Very serious health alert for travellers from and to Nigeria
New outbreak of monkeypox, a rare and potentially deadly disease that manifests in disfiguring skin lesions, and for which there is no treatment.
Over 100 cases have already been confirmed, some of which have been fatal; according to the Nigeria Center for Disease Control, three cases were diagnosed in the UK and Israel in travelers with recent travel to Nigeria.
For more information:
Why Should I be Concerned?
Monkeypox is a very rare disease. This current outbreak seems to be the West Africa strain, for which human-to-human transmission has not been documented, underscoring that the case load is likely to remain relatively low. There is no treatment or vaccine available.
Monkeypox is self-limiting, meaning that it generally resolves without treatment. Monkeypox is in the same genus as smallpox, so those who received the smallpox vaccine are likely protected from getting monkeypox or are more likely to have a less severe case. Past data from Africa suggests that having received the smallpox vaccine is at least 85% effective in preventing monkeypox. Smallpox, however, was eradicated in the 1980s, so routine vaccination against smallpox among the general public was stopped because it was no longer needed.
How do I Respond?
During human-to-human monkeypox outbreaks, close contact with other patients is the most significant risk factor for monkeypox infection. According to the U.S. Centers for Disease Control and Prevention (CDC), there are number of measures that can be taken to prevent infection with monkeypox virus:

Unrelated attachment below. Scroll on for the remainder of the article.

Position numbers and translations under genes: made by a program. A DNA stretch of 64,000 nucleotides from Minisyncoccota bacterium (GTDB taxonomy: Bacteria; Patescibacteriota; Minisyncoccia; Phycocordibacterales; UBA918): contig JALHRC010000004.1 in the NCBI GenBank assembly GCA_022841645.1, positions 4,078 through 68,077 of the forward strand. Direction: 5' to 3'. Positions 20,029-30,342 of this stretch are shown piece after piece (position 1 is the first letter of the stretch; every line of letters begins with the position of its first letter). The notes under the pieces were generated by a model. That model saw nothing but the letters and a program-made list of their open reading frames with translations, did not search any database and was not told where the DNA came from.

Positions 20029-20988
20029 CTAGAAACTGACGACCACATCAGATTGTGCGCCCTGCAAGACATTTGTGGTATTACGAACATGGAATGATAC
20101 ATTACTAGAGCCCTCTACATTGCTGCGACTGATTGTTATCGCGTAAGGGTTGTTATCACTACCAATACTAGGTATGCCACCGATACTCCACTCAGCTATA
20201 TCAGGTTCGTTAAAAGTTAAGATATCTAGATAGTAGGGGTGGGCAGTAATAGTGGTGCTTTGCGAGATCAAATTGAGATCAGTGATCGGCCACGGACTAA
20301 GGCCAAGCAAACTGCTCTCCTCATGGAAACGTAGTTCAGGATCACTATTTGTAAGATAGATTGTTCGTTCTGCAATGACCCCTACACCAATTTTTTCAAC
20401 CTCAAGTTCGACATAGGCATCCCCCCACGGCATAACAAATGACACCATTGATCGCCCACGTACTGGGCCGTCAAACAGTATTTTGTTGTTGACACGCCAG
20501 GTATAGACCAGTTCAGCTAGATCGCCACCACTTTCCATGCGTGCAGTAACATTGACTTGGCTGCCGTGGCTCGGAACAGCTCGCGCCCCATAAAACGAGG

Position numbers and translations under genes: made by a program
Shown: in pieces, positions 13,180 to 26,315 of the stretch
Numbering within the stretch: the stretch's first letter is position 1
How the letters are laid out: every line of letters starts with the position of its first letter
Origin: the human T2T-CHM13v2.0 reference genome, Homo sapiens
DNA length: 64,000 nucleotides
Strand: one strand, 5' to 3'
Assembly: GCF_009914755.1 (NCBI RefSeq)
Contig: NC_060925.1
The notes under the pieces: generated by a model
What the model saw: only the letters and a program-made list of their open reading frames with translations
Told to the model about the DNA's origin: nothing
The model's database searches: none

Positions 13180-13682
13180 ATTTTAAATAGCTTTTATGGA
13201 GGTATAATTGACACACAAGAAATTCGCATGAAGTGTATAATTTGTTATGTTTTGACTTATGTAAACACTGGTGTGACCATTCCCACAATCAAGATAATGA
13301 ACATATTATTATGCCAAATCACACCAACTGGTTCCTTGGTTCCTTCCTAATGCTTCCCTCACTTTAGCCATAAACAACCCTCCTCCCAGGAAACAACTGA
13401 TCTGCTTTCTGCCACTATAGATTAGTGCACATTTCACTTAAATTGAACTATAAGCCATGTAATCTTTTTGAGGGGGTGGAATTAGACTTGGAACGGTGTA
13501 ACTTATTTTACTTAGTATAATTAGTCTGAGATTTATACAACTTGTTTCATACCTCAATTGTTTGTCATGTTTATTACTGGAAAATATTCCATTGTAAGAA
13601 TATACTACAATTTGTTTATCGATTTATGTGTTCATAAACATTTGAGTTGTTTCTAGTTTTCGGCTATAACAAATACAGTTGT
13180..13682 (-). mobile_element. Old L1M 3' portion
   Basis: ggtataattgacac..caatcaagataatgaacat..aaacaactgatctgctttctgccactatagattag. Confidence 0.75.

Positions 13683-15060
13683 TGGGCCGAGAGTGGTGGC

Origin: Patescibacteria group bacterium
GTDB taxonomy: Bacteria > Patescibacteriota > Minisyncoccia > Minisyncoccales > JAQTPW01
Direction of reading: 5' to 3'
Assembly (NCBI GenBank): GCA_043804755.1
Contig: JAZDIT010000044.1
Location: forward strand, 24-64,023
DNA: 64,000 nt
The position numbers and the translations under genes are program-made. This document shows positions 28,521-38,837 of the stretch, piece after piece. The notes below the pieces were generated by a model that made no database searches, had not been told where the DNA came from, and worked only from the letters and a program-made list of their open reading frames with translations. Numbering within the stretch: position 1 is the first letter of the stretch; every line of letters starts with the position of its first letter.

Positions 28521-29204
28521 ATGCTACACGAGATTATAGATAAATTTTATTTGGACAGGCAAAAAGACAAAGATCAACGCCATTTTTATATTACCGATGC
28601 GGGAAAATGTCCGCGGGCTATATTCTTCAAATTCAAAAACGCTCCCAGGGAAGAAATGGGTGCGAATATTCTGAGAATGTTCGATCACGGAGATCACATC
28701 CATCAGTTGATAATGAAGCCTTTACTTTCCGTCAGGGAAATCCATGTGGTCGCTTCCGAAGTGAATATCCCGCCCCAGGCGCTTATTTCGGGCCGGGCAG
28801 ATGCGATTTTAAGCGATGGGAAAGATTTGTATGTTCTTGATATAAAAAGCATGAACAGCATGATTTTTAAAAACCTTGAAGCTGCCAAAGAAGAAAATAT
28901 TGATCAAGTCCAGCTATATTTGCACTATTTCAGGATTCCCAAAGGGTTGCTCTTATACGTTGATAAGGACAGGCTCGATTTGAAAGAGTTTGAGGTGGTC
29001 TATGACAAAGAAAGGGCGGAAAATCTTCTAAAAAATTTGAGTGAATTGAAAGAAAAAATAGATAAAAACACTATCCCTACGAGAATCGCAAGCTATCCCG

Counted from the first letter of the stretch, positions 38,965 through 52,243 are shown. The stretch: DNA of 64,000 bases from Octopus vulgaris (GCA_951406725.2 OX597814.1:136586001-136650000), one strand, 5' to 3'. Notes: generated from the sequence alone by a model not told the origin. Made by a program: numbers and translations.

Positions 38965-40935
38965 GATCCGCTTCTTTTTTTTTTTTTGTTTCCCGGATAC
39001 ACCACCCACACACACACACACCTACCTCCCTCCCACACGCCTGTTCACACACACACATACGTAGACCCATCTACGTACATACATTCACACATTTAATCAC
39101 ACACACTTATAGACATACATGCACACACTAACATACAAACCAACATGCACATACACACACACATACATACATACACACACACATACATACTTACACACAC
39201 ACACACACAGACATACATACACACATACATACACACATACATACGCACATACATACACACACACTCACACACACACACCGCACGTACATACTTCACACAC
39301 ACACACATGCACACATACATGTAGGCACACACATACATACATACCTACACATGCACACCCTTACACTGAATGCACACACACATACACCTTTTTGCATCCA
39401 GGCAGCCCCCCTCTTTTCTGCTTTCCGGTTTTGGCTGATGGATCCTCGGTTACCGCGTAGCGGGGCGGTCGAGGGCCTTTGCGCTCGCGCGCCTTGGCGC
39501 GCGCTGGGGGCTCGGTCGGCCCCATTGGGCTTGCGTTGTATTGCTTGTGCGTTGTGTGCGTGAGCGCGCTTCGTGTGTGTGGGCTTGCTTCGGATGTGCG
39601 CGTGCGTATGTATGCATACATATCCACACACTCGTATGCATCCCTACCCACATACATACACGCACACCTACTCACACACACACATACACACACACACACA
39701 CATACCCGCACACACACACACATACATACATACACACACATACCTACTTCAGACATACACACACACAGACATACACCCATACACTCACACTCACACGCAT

- Avoid contact with animals that could harbor the virus (including animals that are sick or that have been found dead in areas where monkeypox occurs).
- Avoid contact with any materials, such as bedding, that has been in contact with a sick animal.
- Isolate infected patients from others who could be at risk for infection.
- Practice good hand hygiene after contact with infected animals or humans. For example, washing your hands with soap and water or using an alcohol-based hand sanitizer.
- Use personal protective equipment when caring for patients.
Who is Impacted?
Transmission of monkeypox virus occurs when a person comes into contact with the virus from an animal, human, or material contaminated with the virus. The virus enters the body through broken skin (even if not visible), respiratory tract, or the mucous membranes.
Animal-to-human transmission may occur by bite or scratch, bush meat preparation, direct contact with body fluids or lesion material, or indirect contact with lesion material. In Africa, human infections have been documented through the handling of infected monkeys or rodents, with the latter being the major reservoir of the virus. Eating inadequately cooked meat of infected animals is a possible risk factor.
Human-to-human transmission is thought to occur primarily through large respiratory droplets– sneezing. However, transmission would require close and prolonged contact. Other human-to-human methods of transmission include direct contact with body fluids or lesion material or indirect contact with lesion material (ie. contaminated clothing or linens). Human-to-human transmission is has only been documented in the Central African strain of monkeypox. Still, precautions are needed to mitigate the potential human-to-human transmission. The Minister of Health advised that “Health care workers are strongly advised to always practice universal precautions while handling patients and/or body fluids at all times. They are also urged to be alert, be familiar with the symptoms of monkey pox and maintain a high index of suspicion.”